The Back Story
The stock has accumulated a large number of vocal short-sellers, who are convinced that this is a high flyer destined for a fall, and many of them have been burnt in the price run-up, a fact alluded to in this Wall Street Journal article about the company.
- The conventional camera market is under threat from smart phones, and its share of the camera market has been shrinking over the last few years and there is little hope that it will stop doing so in the future.
- The camera market is changing and expanding. The entry of smart phone cameras has not only taken away market share from conventional camera companies but has changed the market by attracting new users into the market. These new customers, who are mostly uninterested in conventional cameras (and recording images and videos for family albums), are being drawn into this market, by their desire to record and post photos/videos on social media sites. That trend will continue into the future and I believe that the camera market will become a subset of the smart phone market. The good news is that the smartphone market is huge, estimated to be $355 billion in 2014, larger than the entire electronics market ($340 billion) in 2014. The bad news is that most of the consumers in this market will be satisfied with the cameras on their cell phones and will be unwilling to spend money on an expensive accessory, unless it serves a very specific need.
Source: IC Insights
- The action camera market will be a subset of the smartphone market and its customers will be those who are physically active people who also happen to be active on social media (over active, over sharers). To make an estimate of how many consumers are in this market, I used the CDC's statistic that about 22% of Americans are physically active. Generalizing (and globalizing) this statistic to the smartphone market yields a potential market that is about $80 billion in 2014 (22% of $355 billion). That is likely to be an over estimate, since not all physically active people are "sharers" on social media. According to this survey, about 31% of adults post videos on their social media site and it has both increased over time and is higher among younger adults (ages 18 through 29), 40% of whom post videos. Using the latter statistic, the overall market for action cameras is $31 billion (in 2013), estimated as 40% of $80 billion. Applying a 5% growth rate on this market yields a potential market of $51 billion in 2023. The picture below captures the sequence of assumptions that yields this number:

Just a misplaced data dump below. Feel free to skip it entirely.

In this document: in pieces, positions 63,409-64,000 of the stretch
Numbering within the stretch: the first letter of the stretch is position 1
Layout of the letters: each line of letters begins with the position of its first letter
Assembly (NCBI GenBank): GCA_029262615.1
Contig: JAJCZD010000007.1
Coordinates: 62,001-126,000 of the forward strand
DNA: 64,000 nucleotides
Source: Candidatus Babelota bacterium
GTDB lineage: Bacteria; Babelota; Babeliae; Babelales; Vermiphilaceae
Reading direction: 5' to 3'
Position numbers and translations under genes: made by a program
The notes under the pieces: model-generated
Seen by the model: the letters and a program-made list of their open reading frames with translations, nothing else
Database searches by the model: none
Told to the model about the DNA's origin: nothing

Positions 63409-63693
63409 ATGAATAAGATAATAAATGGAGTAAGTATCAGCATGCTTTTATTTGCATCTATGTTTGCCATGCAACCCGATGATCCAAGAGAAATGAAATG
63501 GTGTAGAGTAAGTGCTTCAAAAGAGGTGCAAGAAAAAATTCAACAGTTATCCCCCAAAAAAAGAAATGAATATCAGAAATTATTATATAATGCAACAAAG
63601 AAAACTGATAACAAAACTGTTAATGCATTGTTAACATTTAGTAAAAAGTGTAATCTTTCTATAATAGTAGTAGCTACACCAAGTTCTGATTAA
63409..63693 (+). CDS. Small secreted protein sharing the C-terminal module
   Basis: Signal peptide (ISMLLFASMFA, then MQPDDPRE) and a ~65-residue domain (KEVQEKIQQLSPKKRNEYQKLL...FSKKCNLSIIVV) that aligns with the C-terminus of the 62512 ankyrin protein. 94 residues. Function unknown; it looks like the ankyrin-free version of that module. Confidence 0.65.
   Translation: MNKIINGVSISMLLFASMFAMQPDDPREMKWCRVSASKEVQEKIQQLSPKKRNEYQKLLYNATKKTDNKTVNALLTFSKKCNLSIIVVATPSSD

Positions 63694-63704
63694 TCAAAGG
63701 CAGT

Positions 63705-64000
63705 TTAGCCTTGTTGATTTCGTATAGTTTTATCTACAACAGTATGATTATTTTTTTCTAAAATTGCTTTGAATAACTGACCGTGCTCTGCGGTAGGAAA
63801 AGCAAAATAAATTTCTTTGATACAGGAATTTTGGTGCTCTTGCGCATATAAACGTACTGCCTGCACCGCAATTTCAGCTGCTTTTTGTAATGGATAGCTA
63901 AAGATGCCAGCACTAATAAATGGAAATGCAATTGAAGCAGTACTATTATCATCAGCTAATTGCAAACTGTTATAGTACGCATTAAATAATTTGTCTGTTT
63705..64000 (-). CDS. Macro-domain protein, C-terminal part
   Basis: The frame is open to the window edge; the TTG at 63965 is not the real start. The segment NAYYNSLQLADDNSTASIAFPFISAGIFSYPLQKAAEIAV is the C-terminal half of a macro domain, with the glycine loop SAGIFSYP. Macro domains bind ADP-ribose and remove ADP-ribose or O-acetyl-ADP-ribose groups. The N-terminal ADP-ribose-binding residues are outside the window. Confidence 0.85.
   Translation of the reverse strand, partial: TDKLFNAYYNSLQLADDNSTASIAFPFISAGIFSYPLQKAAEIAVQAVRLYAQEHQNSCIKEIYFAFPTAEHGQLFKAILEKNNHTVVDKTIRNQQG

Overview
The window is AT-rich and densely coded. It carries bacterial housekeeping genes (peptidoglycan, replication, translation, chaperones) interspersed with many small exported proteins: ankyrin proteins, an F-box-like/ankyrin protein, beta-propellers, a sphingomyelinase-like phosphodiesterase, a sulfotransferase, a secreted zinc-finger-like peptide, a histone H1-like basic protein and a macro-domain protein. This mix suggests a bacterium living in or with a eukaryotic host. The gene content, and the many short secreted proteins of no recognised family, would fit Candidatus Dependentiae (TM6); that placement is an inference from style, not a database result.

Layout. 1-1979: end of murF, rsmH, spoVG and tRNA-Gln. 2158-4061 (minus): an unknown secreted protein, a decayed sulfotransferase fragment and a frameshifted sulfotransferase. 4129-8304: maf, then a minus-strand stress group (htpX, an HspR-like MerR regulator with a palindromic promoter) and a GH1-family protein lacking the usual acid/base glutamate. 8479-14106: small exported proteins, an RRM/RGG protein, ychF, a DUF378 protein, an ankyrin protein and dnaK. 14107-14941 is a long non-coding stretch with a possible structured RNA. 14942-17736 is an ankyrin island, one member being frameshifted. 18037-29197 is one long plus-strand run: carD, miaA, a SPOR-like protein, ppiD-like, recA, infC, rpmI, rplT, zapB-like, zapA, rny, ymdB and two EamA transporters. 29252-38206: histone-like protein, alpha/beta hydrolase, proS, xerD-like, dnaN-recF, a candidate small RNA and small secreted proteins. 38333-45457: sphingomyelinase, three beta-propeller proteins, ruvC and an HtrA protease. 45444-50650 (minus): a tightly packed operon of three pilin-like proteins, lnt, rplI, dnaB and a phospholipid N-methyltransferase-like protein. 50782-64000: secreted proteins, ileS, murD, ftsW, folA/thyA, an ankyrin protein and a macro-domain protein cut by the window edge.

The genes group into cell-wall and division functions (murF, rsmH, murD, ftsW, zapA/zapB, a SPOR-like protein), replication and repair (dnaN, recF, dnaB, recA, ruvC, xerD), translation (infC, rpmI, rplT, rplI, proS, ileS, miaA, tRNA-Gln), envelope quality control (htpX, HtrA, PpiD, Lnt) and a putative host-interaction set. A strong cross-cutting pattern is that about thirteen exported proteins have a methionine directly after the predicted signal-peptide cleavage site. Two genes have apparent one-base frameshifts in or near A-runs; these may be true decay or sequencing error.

If we define it, as I think we should, as the subset of the smartphone accessory market that wants active cameras (the $51 billion market in 2023 identified in the last section), GoPro is the first mover in the market and has more growth potential (both because the market is growing and it has relatively few competitors, for the moment).
To gauge the expected market share that GoPro can get of this market, it is worth noting that while it initially had the action-camera market to itself, the competition is starting to take form from upstarts, established camera makers and from some smartphone manufacturers. Even if GoPro can establish a brand name advantage (by being the first one on the market), I don’t see any potential networking advantages that GoPro can bring to this process that will allow it, even if successful, to control a dominant share of this market, as the market gets bigger. Drawing from the established camera business market shares, I will assign a market share of 20% (resulting in revenues of about $10 billion for GoPro in 2023, i.e., 20% of $51 billion) , roughly similar to the 20% market share for Nikon, the leading camera maker, of the camera market in 2013. (I am not drawing a direct parallel between Nikon and GoPro, but I am arguing the market share breakdown of the action camera market is going to resemble the market share breakdown of the conventional camera market).